Cornish hens prove it’s OK to be a lit­tle chicken

Recipes cap­i­tal­ize on ten­der fla­vor of young birds.

Austin American-Statesman - - FOOD MATTERS - By Bill Da­ley Chicago Tri­bune / CHICAGO TRI­BUNE BILL HO­GAN Cornish hens Glazed with honey and wrapped in Ba­con 4 Cornish hens 2 onions, coarsely chopped 2 ta­ble­spoons honey 12 slices ba­con or pancetta 6 leeks, trimmed, chopped into 2-inch pieces 1 ta­blesp

Frank Costanza was right af­ter all. “Se­in­feld” fans will re­call the 1996 episode when the crusty Costanza, played by Jerry Stiller, pointed to the bird on his plate and asked, “What is this thing any­way?” Told it’s a “Cornish game hen” by his son’s snooty prospec­tive in-laws, he replied, “What is that? Like a lit­tle chicken?”

“It’s not a lit­tle chicken. Lit­tle chicken. Ha. Ha. It’s a game bird, Dad,” in­ter­jected his clearly mor­ti­fied son, Ge­orge, por­trayed by Ja­son Alexan­der. As you might guess, the sit­com din­ner went rapidly down­hill from there.

But a Cornish hen is a lit­tle chicken. The U.S. De­part­ment of Agri­cul­ture cur­rently de­fines it as “a young im­ma­ture chicken (usu­ally 5 to 6 weeks of age), weigh­ing not more than 2 pounds ready-to-cook weight, which was pre­pared from a Cornish chicken or the prog­eny of a Cornish chicken crossed with an­other breed of chicken.” Though called a hen, the bird can be male or fe­male.

In 2011, the USDA’s Food Safety and In­spec­tion Ser­vice low­ered the age def­i­ni­tion for a Cornish hen from 5 to 6 weeks to less than 5 weeks. This fi­nal rule takes ef­fect in 2014, said Cathy Cochran, a USDA spokes­woman in Washington.

Alphon­sine “Therese” Makowsky is cred­ited with orig­i­nally breed­ing the Cornish hen at a farm in Pom­fret, Conn., that she owned with her hus­band, the artist Jacques Makowsky.

Her 2005 obit­u­ary in the San Fran­cisco Chron­i­cle — she was liv­ing in Danville, Calif., at the time of her death at age 92 — noted the cou­ple had been rais­ing and sell­ing African guinea hens un­til a 1949 fire de­stroyed their stock. In re­sponse, the obit re­ported, she came up with the idea of “cross-breed­ing the Cornish game cocks with var­i­ous chicken and game birds, in­clud­ing a White Ply­mouth Rock hen,” to cre­ate the Cornish hen. It quickly sup­planted the cou­ple’s African guinea hens in pop­u­lar­ity, the Chron­i­cle noted.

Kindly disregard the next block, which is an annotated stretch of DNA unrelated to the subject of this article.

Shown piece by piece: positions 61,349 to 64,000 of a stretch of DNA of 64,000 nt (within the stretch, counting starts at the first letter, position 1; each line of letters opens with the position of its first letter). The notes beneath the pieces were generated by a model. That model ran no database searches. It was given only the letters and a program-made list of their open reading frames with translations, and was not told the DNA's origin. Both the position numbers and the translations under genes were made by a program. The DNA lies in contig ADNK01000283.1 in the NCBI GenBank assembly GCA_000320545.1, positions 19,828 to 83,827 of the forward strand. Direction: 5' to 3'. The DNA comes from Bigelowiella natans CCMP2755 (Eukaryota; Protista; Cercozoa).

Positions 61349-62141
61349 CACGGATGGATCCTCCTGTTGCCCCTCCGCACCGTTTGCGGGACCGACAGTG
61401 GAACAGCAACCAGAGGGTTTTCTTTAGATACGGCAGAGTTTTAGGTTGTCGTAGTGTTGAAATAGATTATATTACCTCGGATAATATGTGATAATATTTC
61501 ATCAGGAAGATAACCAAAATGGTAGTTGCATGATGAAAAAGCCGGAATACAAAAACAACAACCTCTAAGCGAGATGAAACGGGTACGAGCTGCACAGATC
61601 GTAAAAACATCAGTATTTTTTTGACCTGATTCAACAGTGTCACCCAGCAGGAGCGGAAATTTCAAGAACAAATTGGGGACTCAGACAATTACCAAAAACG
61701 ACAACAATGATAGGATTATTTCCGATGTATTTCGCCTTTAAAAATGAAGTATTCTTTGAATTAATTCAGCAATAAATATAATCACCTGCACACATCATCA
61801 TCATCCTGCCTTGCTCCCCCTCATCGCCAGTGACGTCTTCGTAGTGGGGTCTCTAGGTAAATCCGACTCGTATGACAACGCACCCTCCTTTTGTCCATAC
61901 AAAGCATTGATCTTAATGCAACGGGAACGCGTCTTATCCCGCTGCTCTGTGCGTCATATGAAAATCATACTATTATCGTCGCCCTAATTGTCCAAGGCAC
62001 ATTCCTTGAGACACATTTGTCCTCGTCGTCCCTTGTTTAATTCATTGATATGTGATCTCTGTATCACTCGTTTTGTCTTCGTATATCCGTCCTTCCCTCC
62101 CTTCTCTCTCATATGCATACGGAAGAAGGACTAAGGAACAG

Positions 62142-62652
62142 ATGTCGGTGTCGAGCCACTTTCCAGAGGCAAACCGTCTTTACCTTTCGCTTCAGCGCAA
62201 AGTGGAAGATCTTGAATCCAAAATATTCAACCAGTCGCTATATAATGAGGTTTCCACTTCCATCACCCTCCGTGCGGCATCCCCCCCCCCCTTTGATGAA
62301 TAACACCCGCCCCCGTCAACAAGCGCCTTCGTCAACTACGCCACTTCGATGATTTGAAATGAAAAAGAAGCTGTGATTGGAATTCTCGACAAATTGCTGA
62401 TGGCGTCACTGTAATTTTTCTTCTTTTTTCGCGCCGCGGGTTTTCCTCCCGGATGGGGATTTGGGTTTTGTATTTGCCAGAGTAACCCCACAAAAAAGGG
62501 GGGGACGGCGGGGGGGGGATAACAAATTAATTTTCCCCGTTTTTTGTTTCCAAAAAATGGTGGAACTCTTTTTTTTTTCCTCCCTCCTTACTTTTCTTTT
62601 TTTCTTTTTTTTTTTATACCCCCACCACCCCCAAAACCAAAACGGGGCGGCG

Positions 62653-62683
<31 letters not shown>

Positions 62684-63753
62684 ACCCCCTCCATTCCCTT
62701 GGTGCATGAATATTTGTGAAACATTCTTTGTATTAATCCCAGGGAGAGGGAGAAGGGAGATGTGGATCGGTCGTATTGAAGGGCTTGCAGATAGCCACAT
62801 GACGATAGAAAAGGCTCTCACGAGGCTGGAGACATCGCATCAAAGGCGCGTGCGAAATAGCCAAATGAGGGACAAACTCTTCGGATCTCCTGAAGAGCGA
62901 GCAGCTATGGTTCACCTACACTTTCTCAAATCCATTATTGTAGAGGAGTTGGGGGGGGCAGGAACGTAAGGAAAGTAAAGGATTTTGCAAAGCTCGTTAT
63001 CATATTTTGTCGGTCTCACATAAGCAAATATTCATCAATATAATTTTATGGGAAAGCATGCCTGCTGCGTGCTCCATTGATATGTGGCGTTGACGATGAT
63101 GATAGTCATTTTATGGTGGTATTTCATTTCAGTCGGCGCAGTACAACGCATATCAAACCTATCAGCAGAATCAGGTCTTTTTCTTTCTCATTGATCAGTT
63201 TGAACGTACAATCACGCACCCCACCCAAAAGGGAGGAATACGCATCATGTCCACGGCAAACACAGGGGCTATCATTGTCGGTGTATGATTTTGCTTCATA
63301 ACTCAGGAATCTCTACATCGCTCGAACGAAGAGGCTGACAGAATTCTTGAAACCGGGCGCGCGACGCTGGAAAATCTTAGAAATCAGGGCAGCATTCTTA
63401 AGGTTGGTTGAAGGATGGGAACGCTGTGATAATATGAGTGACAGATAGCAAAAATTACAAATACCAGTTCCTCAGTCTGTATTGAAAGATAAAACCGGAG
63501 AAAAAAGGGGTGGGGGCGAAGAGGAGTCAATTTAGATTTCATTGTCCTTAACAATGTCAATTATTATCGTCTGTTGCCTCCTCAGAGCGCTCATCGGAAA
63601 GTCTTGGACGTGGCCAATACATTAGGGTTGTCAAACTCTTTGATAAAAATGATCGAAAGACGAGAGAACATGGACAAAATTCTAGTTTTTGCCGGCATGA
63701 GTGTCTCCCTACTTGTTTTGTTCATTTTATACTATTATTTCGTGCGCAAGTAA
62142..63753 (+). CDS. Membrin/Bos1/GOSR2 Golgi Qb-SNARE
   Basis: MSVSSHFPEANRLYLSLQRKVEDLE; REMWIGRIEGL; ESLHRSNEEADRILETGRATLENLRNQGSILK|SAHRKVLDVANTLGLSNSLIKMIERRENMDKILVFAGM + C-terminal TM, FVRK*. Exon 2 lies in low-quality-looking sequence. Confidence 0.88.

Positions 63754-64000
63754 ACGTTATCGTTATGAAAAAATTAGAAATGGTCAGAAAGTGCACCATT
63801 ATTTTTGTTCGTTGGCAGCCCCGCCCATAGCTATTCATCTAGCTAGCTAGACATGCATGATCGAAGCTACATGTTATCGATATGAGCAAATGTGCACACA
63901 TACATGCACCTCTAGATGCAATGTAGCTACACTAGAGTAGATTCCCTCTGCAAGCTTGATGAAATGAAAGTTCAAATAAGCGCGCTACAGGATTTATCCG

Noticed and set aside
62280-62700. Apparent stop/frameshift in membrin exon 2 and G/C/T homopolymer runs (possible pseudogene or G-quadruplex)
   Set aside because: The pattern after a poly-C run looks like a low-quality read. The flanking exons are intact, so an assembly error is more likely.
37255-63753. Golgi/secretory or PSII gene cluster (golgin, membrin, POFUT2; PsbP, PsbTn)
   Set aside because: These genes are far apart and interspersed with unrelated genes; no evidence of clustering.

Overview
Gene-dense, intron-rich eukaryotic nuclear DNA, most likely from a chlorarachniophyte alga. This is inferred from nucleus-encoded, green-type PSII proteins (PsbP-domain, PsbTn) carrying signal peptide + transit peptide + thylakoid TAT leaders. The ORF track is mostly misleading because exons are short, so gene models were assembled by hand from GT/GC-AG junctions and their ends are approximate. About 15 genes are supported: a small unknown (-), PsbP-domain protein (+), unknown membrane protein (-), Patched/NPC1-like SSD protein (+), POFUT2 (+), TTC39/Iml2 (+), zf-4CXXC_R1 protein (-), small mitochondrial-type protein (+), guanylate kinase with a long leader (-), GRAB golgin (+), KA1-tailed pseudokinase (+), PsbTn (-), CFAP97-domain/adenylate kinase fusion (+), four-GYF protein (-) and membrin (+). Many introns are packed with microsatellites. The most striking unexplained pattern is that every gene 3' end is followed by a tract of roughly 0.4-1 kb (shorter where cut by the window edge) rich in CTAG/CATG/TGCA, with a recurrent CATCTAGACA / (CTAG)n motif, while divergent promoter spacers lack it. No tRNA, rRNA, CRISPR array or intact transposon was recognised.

Cornish hens proved so chic that Vic­tor Borge, the mu­si­cal co­me­dian, be­gan breed­ing them at his home in South­bury, Conn., ac­cord­ing to a 1958 story in The Hart­ford Courant. The writer of a 1960 New York Times ar­ti­cle, “Food: Yan­kee hen is a hit abroad; Even a French­man finds Con­necti­cut bird a treat,” mar­veled at how far the lit­tle birds had flown in just 11 years, from a Con­necti­cut farm to be­ing “served in ele­gant es­tab­lish­ments around the world.” In the mid 1960s, Tyson Foods be­gan sell­ing Cornish hens.

The Spring­dale, Ark.based poul­try gi­ant is the lead­ing pro­ducer to­day, mar­ket­ing an es­ti­mated two-thirds of Cornish hens pro­duced in the United States, ac­cord­ing to Brady Tack­ett, a com­pany spokesman.

Heat oven to 400 de­grees. Stuff the hens with onions. Brush all over with honey; cover the breast of each with 3 slices ba­con or pancetta. Set­tle into a roast­ing pan.

Toss the leeks with the oil; add to the pan, tuck­ing them in around the birds. Sea­son with the salt and pep­per to taste. Roast, 45-60 min­utes. If the ba­con be­gins to blacken, cover hens with foil.

Re­move the birds from the pan; keep warm. Us­ing a slot­ted spoon, trans­fer the leeks to a serv­ing dish; keep warm. Tilt the pan to one side; skim away any fat. Pour a lit­tle hot water into the roast­ing pan; set over high heat. Heat to a boil, scrap­ing up any crispy bits from the bot­tom of the pan; sim­mer for a few min­utes. Pour the pan sauce into a gravy boat or pitcher; serve with the hens and the leeks. Serves 6.

If you can get to a grill and have a han­ker­ing for hol­i­day cook­ing out­doors, try this recipe from“Texas Eats: The New Lone Star Her­itage Cook­book.”(The Cornish hens can also be cooked in a grill pan or in the oven at 350 de­grees.) Au­thor Robb Walsh calls for a Ger­man ries­ling. A dry white wine will do. He also rec­om­mends serv­ing this dish, based on a Ger­man recipe, with sweet-and­sour sauer­kraut.

Pre­pare a char­coal or gas grill for in­di­rect-heat grilling over medium heat. Mean­while, care­fully re­move as much skin as pos­si­ble from the hens. Sea­son hens with salt and pep­per. Com­bine the glaze in­gre­di­ents in a bowl; mix thor­oughly.

Cook the hen halves, bone side down, di­rectly over the fire un­til lightly browned. Move them to the cooler part of the grill grate; cover. Cook, turn­ing at mid­point, 20-25 min­utes. Prick a thigh with a fork to check for done­ness. If the juices run clear, move the hen halves back over the fire; brush them on both sides with the glaze. Fin­ish them, turn­ing of­ten, un­til nicely browned on both sides. Serves 6.

Cornish game hens for hol­i­day din­ners prove the adage: Good things do come in small pack­ages.

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